Wooster mourns passing of Vivian Holliday, first female dean of faculty and emerita professor of classical studies

Vivian Holliday, emerita professor of classical studies

Vivian Holliday, emerita professor of classical studies at The College of Wooster passed away on Dec. 24, 2022, in Wooster, Ohio. Holliday, who began her time at Wooster in 1961, served the College in multiple capacities including as the first woman to serve as dean of faculty in addition to her distinguished career as a classical studies, archaeology, and history professor.

Prior to joining Wooster’s faculty as an instructor in Greek and Latin in 1961, Vivian taught classics at the University of Missouri and at the University of North Carolina, Chapel Hill, where she earned her Ph.D. in Classics. After eight years at Wooster, she was promoted to full professor and a year later, appointed the Aylesworth Professor of Classics and History. She advocated for the founding of the Department of Archaeology at the College and chaired the Department of Classical Studies from 1967 to 1976 and 1987 to 1990. A profile published in Wooster magazine after her retirement in 1999 noted that students remembered Holliday for her fresh and imaginative approach to the teaching of Latin. Students were required to speak Latin in class. She empowered them to use computers in the language lab and further engaged them in language through the translation of inscriptions rather than traditional texts. In one exercise, students were given campus maps and sent on an archaeological dig, armed with hints or clues which would lead them to an inscription Holliday had placed somewhere on the campus. She was guided by the conviction that the study of any language, ancient or modern, is imperative if we are to understand ourselves.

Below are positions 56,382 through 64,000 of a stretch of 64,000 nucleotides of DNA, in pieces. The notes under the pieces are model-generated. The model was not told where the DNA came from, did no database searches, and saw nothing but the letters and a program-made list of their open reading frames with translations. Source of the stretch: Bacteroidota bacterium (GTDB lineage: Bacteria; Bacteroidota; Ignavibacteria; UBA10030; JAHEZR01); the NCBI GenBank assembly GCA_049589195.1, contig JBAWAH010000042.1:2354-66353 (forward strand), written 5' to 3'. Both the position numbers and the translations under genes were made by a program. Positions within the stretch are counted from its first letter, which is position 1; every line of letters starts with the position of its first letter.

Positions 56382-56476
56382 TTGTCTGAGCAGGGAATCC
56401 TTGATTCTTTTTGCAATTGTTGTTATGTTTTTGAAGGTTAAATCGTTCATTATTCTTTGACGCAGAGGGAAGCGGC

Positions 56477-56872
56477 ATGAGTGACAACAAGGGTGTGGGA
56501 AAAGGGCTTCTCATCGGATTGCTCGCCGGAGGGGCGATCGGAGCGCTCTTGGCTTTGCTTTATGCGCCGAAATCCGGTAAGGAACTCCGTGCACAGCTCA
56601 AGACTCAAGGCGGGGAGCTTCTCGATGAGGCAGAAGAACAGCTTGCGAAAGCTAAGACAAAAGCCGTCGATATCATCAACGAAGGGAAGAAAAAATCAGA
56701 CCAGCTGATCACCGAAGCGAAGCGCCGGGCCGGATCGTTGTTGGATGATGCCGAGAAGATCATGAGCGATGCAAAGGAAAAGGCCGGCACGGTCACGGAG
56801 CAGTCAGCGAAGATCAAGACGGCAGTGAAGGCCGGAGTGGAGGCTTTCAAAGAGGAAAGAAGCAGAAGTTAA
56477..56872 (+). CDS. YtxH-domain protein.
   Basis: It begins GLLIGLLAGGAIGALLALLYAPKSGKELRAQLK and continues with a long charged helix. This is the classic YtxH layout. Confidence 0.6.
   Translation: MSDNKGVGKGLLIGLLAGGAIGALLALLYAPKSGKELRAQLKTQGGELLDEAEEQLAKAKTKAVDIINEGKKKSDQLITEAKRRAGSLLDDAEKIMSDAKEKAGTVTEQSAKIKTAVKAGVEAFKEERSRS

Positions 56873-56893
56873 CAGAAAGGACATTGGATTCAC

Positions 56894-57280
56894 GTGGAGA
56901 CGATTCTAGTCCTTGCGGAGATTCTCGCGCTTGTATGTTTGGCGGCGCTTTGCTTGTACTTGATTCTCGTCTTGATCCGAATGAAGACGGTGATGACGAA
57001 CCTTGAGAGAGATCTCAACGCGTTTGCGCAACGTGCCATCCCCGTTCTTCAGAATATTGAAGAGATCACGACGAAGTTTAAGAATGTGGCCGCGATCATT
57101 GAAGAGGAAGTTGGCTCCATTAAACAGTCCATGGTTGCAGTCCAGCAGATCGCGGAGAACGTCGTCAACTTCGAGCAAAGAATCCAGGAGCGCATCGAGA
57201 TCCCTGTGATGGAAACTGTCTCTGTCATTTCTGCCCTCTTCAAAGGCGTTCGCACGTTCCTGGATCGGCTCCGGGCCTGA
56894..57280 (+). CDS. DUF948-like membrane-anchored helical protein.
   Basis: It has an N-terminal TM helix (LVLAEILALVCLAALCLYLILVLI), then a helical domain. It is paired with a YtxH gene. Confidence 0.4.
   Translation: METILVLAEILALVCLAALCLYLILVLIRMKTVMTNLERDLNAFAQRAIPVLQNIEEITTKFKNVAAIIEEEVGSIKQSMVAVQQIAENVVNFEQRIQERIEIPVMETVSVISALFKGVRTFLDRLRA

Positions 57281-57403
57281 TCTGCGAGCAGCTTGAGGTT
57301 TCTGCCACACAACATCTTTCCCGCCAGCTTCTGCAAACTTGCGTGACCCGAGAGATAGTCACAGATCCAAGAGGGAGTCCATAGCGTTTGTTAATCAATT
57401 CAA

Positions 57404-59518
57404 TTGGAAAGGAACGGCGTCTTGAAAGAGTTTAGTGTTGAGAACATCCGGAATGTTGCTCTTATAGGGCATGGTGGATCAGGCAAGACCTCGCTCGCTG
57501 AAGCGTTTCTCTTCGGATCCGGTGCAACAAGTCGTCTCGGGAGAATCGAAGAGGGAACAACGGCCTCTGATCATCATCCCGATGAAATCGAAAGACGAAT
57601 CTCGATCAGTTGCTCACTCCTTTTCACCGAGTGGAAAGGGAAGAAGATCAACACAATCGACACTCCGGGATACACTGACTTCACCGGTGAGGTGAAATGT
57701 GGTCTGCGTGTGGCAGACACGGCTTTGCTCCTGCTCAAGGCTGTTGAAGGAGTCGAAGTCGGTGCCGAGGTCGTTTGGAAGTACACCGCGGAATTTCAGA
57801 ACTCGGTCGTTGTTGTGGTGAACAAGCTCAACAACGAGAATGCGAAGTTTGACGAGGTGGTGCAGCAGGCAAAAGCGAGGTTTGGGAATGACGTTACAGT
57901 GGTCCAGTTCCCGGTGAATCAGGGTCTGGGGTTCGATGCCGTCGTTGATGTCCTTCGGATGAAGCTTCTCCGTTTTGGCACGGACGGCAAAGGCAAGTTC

Appointed dean of faculty in 1977, Holliday was highly involved in the reassessment of the course curriculum and the faculty’s eventual adaptation of the semester calendar in 1983-84. She enjoyed her time mentoring faculty, working closely with individual students and with then President Henry Copeland on curriculum and as an advocate for faculty. Emerita Professor of Physics Shila Garg fondly remembers meeting with Holliday when she took on the position of dean of faculty in 2002. “I remember coming out of that meeting feeling respect for her insights and admiration for the calm way in which she approached problems which needed to be addressed,” recalled Garg. “She mentored a lot of younger faculty members and helped them put down stronger roots in the academic, as well as the larger Wooster community.”